Featured Research

from universities, journals, and other organizations

Withering well can improve fertility

Date:
September 26, 2010
Source:
Oxford University Press
Summary:
Contrary to a thousand face cream ads, the secret of fertility might not be eternal youth. Research from Spain has shown that the withering action of flowers may have evolved to protect their seeds.

Lavender flower.
Credit: iStockphoto/Marko Jamnik

Contrary to a thousand face cream adverts, the secret of fertility might not be eternal youth. Research by the ecologist Dr. Carlos Herrera, a Professor of Research at the Consejo Superior de Investigaciones Cientνficas in Seville, Spain has shown that the withering action of flowers may have evolved to protect their seeds.

His research is published in the October 2010 issue of the Annals of Botany.

Prof. Herrera said: "No one has paid much attention to the corollas, collections of petals on a flower, when they shrivel. Their job is done, so it's no surprise they die. But if their job is done, why don't the petals simply drop off the plant? I thought there might be an advantage that kept the old corollas on the plant."

To test his idea, Herrera conducted a very simple experiment. He removed dead petals from some lavender. Then he observed what happened to the seeds.

Prof. Herrera said: "The results for the lavender were striking. Normally you'd expect around 60% of the lavender fruits to ripen. Without the withered petals around the fruit, only 40% ripened. The dead petals seem to have formed a protective barrier around the fruit. In this case the barrier helps prevent attack by gnat larvae who like to feed on lavender seeds."

He also tried the same experiment with some violas, but got a different result.

"For violas I found that the petals helped increase the number of seeds per fruit, but had no effect on ripening. It's clear that the petals are doing something important for the plant after they decay, but it is a complex relationship that needs more study. Still, it shows there is a major role for petals to play on a plant, even after the bloom of youth has gone."


Story Source:

The above story is based on materials provided by Oxford University Press. Note: Materials may be edited for content and length.


Journal Reference:

  1. C. M. Herrera. Marcescent corollas as functional structures: effects on the fecundity of two insect-pollinated plants. Annals of Botany, 2010; 106 (4): 659 DOI: 10.1093/aob/mcq160

Cite This Page:

Oxford University Press. "Withering well can improve fertility." ScienceDaily. ScienceDaily, 26 September 2010. <www.sciencedaily.com/releases/2010/09/100924084210.htm>.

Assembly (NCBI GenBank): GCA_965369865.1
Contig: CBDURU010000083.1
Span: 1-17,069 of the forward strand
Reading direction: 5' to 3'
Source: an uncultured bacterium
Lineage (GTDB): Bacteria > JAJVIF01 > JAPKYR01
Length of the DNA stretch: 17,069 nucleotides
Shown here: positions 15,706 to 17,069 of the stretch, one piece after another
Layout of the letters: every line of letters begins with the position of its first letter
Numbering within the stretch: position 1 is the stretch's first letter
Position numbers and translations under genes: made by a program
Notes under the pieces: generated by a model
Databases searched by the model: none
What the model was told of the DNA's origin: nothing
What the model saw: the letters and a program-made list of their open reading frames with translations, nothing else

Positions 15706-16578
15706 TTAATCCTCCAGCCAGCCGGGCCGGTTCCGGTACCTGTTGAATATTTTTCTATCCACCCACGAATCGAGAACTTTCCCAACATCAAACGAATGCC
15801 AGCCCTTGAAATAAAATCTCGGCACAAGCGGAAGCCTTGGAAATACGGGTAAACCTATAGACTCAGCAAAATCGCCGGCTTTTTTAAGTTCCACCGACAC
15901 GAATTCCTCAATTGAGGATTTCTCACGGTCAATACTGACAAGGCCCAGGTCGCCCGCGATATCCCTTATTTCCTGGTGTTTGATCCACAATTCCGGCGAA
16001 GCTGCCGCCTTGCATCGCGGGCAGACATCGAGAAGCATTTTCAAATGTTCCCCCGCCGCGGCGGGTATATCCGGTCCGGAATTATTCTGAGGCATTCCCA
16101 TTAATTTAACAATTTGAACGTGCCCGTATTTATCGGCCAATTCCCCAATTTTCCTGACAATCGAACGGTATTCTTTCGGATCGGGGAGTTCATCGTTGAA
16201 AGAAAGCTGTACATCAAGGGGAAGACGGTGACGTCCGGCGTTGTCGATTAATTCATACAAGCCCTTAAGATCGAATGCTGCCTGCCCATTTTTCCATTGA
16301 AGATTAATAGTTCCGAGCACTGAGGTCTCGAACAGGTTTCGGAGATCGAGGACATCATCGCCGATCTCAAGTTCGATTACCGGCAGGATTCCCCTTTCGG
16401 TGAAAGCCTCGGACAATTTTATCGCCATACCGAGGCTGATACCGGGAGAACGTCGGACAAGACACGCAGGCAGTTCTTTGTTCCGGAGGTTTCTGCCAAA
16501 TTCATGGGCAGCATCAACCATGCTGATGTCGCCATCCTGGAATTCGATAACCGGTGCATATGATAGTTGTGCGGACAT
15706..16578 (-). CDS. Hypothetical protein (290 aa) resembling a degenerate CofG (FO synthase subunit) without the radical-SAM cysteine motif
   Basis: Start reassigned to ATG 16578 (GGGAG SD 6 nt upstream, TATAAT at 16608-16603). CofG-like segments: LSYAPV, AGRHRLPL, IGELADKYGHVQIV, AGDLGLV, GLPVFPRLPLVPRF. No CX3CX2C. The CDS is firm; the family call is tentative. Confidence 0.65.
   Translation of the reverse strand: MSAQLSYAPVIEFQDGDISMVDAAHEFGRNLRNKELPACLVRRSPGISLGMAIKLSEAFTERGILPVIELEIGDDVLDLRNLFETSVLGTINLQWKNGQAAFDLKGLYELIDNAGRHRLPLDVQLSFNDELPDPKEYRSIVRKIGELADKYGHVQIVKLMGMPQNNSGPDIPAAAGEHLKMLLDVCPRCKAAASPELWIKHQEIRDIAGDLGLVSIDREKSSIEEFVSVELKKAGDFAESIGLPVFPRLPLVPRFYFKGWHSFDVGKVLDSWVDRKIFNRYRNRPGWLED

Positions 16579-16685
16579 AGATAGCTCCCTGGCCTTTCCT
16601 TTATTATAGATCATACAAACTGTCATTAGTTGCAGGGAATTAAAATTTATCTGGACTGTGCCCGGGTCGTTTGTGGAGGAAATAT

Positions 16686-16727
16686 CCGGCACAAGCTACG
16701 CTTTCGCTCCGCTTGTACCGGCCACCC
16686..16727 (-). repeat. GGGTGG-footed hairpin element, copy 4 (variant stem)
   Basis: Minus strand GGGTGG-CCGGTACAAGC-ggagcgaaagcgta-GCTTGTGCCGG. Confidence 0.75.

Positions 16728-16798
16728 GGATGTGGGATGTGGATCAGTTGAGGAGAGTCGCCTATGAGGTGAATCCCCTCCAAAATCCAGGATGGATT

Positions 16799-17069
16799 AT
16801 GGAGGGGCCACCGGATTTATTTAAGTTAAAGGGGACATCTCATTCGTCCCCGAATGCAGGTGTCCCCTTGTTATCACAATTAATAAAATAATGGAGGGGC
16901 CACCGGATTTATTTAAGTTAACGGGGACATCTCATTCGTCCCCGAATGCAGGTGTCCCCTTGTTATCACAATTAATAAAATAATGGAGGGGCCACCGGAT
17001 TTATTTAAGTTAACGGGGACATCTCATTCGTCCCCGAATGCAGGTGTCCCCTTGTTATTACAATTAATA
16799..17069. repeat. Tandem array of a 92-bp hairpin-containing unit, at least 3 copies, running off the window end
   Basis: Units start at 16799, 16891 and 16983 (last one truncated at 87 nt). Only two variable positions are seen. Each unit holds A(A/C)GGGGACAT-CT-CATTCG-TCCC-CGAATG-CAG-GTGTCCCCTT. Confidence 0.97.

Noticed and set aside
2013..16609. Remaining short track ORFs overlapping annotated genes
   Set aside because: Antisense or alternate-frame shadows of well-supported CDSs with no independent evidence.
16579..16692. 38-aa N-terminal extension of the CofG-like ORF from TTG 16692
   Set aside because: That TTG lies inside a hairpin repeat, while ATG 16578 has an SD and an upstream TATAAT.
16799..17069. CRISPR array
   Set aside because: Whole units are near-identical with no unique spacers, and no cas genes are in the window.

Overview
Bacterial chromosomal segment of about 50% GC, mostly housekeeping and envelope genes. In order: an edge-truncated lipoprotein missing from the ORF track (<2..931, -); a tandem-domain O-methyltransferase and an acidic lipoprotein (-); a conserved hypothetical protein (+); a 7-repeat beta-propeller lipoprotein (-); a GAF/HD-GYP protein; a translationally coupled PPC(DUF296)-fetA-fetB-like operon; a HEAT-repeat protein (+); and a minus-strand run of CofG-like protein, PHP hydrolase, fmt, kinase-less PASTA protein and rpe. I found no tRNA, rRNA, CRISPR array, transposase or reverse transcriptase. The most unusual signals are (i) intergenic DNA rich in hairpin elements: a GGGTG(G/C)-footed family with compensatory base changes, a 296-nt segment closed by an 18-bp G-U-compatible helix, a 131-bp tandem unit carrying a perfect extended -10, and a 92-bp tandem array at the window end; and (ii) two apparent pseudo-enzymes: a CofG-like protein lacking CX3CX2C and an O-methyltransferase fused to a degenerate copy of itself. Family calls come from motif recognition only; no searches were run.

Oxford University Press. (2010, September 26). Withering well can improve fertility. ScienceDaily. Retrieved September 21, 2014 from www.sciencedaily.com/releases/2010/09/100924084210.htm
Oxford University Press. "Withering well can improve fertility." ScienceDaily. www.sciencedaily.com/releases/2010/09/100924084210.htm (accessed September 21, 2014).

Share This



More Plants & Animals News

Sunday, September 21, 2014

Featured Research

from universities, journals, and other organizations


Featured Videos

from AP, Reuters, AFP, and other news services

Raw: San Diego Zoo Welcomes Cheetah Cubs

Raw: San Diego Zoo Welcomes Cheetah Cubs

AP (Sep. 20, 2014) — The San Diego Zoo has welcomed two Cheetah cubs to its Safari Park. The nearly three-week-old female cubs are being hand fed and are receiving around the clock care. (Sept. 20) Video provided by AP
Powered by NewsLook.com
Chocolate Museum Opens in Brussels

Chocolate Museum Opens in Brussels

AFP (Sep. 19, 2014) — Considered a "national heritage" in Belgium, chocolate now has a new museum in Brussels. In a former chocolate factory, visitors to the permanent exhibition spaces, workshops and tastings can discover derivatives of the cocoa bean. Duration: 01:00 Video provided by AFP
Powered by NewsLook.com
Could Grief Affect The Immune Systems Of Senior Citizens?

Could Grief Affect The Immune Systems Of Senior Citizens?

Newsy (Sep. 19, 2014) — The study found elderly people are much more likely to become susceptible to infection than younger adults going though a similar situation. Video provided by Newsy
Powered by NewsLook.com
Jury Delivers Verdict in Salmonella Trial

Jury Delivers Verdict in Salmonella Trial

AP (Sep. 19, 2014) — A federal jury has convicted three people in connection with an outbreak of salmonella poisoning five years ago that sickened hundreds of people and was linked to a number of deaths. (Sept. 19) Video provided by AP
Powered by NewsLook.com

Search ScienceDaily

Number of stories in archives: 140,361

Find with keyword(s):
 
Enter a keyword or phrase to search ScienceDaily for related topics and research stories.

Save/Print:
Share:  

Breaking News:
from the past week

In Other News

... from NewsDaily.com

Science News

Health News

Environment News

Technology News



Save/Print:
Share:  

Free Subscriptions


Get the latest science news with ScienceDaily's free email newsletters, updated daily and weekly. Or view hourly updated newsfeeds in your RSS reader:

Get Social & Mobile


Keep up to date with the latest news from ScienceDaily via social networks and mobile apps:

Have Feedback?


Tell us what you think of ScienceDaily -- we welcome both positive and negative comments. Have any problems using the site? Questions?
Mobile iPhone Android Web
Follow Facebook Twitter Google+
Subscribe RSS Feeds Email Newsletters
Latest Headlines Health & Medicine Mind & Brain Space & Time Matter & Energy Computers & Math Plants & Animals Earth & Climate Fossils & Ruins